Candida auris is a newly emerging multidrug-resistant fungal pathogen that was first time reported from Japan in 2009. Within a decade, C. auris has been spreading around the globe, causing widespread hospital outbreaks of candidemia in healthcare settings. The spread of C. auris is facilitated through its easy transmission by skin-to-skin contacts in hospital environments. Thus, Candida auris infections present a serious global health threat for several reasons: First, C. auris infections are difficult to treat since many isolates are multidrug-resistant against the entire antifungal drug arsenal, including azoles, candins and amphotericin B. Second, accurate clinical identification of C. auris skin colonization and possible infections is challenging by using traditional diagnostic methods. Third, this yeast-form pathogen causes persistent colonization of the human body and biotic surfaces in healthcare environments, thus facilitating the inter- and intrahospital clonal transmission. Finally, recent reports of antifungal pan-resistant isolates from numerous countries highlight the unmet challenges of treating C. auris-associated infections.

However (despite its clinical relevance), our understanding of C. auris pathophysiology and virulence, its response to human immune surveillance, the issues around proper clinical diagnostics, or the molecular basis of multiple antifungal resistance, is in its infancy.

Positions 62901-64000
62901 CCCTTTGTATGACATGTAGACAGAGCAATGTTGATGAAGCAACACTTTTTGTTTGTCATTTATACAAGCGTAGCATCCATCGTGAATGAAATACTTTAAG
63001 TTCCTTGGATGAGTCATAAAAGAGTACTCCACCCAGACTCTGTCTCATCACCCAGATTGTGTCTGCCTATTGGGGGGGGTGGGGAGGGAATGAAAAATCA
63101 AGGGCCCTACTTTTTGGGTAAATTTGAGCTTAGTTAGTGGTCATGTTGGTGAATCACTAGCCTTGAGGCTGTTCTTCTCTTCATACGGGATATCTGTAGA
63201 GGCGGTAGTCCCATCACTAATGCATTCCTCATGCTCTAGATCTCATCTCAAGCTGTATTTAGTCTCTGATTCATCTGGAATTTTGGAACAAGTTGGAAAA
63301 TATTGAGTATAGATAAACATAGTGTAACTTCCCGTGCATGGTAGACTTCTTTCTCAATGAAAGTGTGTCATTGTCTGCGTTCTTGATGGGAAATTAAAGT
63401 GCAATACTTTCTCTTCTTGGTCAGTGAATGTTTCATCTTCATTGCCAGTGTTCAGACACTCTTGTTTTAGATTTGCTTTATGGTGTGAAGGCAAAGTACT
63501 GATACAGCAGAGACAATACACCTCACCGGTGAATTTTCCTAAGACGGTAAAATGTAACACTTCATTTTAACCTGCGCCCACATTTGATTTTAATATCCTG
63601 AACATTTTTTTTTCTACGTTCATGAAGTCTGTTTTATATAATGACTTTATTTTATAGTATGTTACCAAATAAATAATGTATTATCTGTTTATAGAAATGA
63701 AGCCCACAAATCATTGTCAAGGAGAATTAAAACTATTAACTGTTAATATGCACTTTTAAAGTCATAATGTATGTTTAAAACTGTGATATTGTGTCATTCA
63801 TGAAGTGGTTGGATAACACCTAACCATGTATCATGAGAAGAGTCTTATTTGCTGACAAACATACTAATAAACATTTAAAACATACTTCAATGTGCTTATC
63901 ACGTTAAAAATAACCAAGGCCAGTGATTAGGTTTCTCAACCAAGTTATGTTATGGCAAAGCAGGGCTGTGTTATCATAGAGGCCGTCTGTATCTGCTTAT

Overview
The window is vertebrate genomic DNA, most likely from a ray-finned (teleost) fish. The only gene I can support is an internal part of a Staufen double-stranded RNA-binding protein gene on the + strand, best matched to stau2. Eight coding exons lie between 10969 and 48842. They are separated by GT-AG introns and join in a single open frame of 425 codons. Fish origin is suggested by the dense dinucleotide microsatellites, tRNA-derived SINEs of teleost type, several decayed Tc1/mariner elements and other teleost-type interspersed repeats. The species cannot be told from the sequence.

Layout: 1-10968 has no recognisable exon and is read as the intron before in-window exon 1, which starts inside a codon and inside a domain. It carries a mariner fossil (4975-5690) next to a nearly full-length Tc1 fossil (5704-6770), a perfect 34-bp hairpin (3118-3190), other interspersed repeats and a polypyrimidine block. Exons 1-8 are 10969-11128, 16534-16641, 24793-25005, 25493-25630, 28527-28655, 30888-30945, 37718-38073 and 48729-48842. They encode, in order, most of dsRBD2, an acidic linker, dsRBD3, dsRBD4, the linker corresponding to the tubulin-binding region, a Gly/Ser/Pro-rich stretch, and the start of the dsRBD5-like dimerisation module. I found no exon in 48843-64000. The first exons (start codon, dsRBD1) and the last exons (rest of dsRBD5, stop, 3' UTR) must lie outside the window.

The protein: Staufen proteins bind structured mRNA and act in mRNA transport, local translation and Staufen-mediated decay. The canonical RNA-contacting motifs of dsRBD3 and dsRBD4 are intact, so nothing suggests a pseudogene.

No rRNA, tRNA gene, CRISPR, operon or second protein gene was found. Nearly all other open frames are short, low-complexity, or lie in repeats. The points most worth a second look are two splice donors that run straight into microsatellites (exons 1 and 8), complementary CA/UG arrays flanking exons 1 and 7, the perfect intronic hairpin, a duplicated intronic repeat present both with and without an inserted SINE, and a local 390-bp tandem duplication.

Considering the global threats posed by C. auris infections, and the broad general interest, we, therefore, propose a timely Frontiers Research Topic, dedicated to provide a comprehensive state-of-the-art discussion on the short history, the present and the future of C. auris as a human fungal pathogen. The Research Topic will cover the current research from epidemiology, pathophysiology, mechanisms of antifungal drug resistance, clinical diagnosis, and host immune surveillance of C. auris . It will offer a timely update for all researchers engaged in fungal pathogenesis research, to accentuate their work of strong impact for publication in Frontiers. We expect to solicit contributions from leaders in the fungal pathogen field. To increase the impact, we welcome a balanced mix of Original Research, Reviews, Brief Research Reports as well as Opinion articles.


Keywords: Candida auris, Multidrug-resistant fungus, Pathophysiology, Epidemiology, Clinical diagnosis


Important Note: All contributions to this Research Topic must be within the scope of the section and journal to which they are submitted, as defined in their mission statements. Frontiers reserves the right to guide an out-of-scope manuscript to a more suitable section or journal at any stage of peer review.

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Submission Deadlines

29 June 2020 Abstract
22 August 2020 Manuscript

Participating Journals

Manuscripts can be submitted to this Research Topic via the following journals:

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Topic Editors

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Submission Deadlines

29 June 2020 Abstract
22 August 2020 Manuscript

Participating Journals

Manuscripts can be submitted to this Research Topic via the following journals: